What Are the Symptoms of Type 1 Diabetes?

June 28th 2019
Sara Hunt, MSN, RN, PHN, FNP-C
Sara Hunt, MSN, RN, PHN, FNP-C

It is important to recognize the signs of this disease, which can cause many complications and a decrease in life expectancy.

Type 1 diabetes (T1D), also known as brittle diabetes, insulin-dependent diabetes mellitus, juvenile diabetes, labile diabetes, and sugar diabetes,1,2is a serious, life-long autoimmune condition that leads to progression of macrovascular and microvascular damage and risk of premature death. People with T1D are at significantly greater risk of developing complications, such as cardiovascular, eye, and kidney disease, as well as lower extremity amputation, and can they expect a decrease in life expectancy. It is estimated that patients with diabetes live for about 12 years less than those who do not have the disease.3

In recent years, there has been a large focus on type 2 diabetes (T2D), and this is for good reason. T2D has reached global pandemic status,4with more than 415 million people affected globally,4and it is estimated that up to 642 million will have T2D by 2040.4Interestingly, it has been reported that there is also a global rise in the number of those with T1D.5One study estimates that T1D has been increasing by about 3% per year over the past few decades,5and some epidemiological and immunological research has drawn links between certain environmental factors and the development of T1D.5

T1D can occur at any time but is more common earlier in life, and typical symptoms of diabetes may not be so obvious in certain populations.

Infants and Toddlers

T1D is quite rare in this population. Less than 1% of children under age 1 and less than 2% of children under age 2 are diagnosed with it.6The peak age of diagnosis does not occur until age 10 to 14.7The presentation and rareness of the condition make it easily misdiagnosed.6The classic symptoms of polydipsia, polyphagia, polyuria, and weight loss may not present obviously.6Unlike adults, infants and very young children cannot verbalize fatigue, hunger, thirst, or other symptoms. Irritability that results from T1D may easily be mistaken for other common causes of irritability in infants and toddlers, and diaper rash may be brushed off because it is so common.6This is also true for excessive urination and frequent feedings. Unfortunately, concerned parents may be dismissed or reassured that nothing is wrong, and a child may be misdiagnosed with a , otitis media, upper respiratory infection, or urinary tract infection.6It may not be until the infant or very young child is in full-blown diabetic ketoacidosis (DKA) that the diabetes is recognized. It is estimated that about 15% to 70% of infants and children who are diagnosed with diabetes in developed countries are already in DKA,7and in the US the number is about 25% of these cases.7The DKA symptoms, such as dehydration, Kussmaul breathing, and obtundation, may raise red flags for other serious conditions, such as asthma, bronchiolitis, meningitis, and septicemia, and at the point of hospitalization the child becomes diagnosed.6The mortality rate of DKA in children is about 0.15% to 0.3%, and the No. 1 cause of death related to DKA is cerebral edema, which kills 20% to 25% of patients.7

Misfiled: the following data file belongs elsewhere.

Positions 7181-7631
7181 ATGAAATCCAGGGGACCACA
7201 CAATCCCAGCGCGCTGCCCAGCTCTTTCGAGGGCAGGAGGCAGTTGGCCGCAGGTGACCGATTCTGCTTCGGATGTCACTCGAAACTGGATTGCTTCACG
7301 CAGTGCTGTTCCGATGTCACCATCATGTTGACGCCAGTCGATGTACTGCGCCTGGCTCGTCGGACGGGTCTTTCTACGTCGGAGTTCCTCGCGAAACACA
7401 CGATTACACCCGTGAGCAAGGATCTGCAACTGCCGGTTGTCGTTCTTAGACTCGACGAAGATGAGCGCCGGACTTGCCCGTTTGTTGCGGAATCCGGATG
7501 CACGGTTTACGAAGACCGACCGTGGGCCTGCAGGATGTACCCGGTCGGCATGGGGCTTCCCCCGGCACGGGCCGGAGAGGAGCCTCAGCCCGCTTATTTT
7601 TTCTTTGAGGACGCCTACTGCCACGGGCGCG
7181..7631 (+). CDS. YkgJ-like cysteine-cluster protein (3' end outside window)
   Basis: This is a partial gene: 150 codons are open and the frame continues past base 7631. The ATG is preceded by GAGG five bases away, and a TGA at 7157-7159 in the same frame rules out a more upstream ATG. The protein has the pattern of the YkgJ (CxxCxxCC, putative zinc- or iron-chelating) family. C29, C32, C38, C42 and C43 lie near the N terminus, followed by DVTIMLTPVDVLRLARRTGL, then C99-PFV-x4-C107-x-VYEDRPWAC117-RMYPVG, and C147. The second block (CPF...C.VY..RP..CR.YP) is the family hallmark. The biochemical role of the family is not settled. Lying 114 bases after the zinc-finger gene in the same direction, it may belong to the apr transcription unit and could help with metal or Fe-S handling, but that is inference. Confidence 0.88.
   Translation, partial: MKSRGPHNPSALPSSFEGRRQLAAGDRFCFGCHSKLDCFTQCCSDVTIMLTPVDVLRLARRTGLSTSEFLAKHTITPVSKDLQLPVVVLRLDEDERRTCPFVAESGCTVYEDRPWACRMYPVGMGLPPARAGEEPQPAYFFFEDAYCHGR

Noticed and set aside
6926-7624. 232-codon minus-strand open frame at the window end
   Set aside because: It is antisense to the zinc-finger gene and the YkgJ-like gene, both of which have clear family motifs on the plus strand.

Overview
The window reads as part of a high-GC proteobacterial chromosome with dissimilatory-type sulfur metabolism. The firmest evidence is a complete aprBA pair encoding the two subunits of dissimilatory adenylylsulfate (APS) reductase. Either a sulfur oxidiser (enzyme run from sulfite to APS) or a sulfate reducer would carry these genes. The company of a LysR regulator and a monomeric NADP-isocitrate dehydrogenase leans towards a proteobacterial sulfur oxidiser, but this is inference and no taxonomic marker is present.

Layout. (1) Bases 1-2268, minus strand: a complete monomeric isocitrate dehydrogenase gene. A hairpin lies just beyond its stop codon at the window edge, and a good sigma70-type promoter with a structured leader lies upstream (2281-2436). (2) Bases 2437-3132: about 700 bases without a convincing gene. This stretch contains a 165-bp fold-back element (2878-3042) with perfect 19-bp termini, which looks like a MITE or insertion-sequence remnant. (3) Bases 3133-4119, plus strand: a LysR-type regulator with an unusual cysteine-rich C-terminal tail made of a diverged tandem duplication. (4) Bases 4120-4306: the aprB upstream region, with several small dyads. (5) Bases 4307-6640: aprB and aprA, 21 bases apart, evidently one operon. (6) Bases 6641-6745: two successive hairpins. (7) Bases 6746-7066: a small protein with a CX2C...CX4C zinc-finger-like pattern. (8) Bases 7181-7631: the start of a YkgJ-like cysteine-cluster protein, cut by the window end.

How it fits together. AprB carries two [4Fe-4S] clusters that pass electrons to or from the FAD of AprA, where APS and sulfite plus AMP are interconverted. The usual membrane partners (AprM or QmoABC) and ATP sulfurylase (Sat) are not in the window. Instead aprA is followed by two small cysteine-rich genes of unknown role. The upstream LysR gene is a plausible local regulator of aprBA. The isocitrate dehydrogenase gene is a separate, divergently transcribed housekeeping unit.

Children and Adults

T1D is diagnosed most frequently during childhood, accounting for about 85% of diabetes among those who are younger than 20,7but about one quarter of people with T1DMare diagnosed during adulthood.7It’ is also estimated that about 10% of adults who have been diagnosed with T2D actually have antibodies that are associated with T1D.7Classic symptoms of T1D can develop slowly over time or rapidly8and include polydipsia, polyuria, and weight loss.7,8Rapid onset is more common in children, who may have little to absolute insulin insufficiency.8Slower disease progression is more common with adults, who may maintain some beta cell function for longer periods of time, which often prevents rapid onset of DKA.8One study that evaluated 1260 children under age 15, the 3 most commonly observed symptoms were polyuria (96%), weight loss (61%), and fatigue (52%).7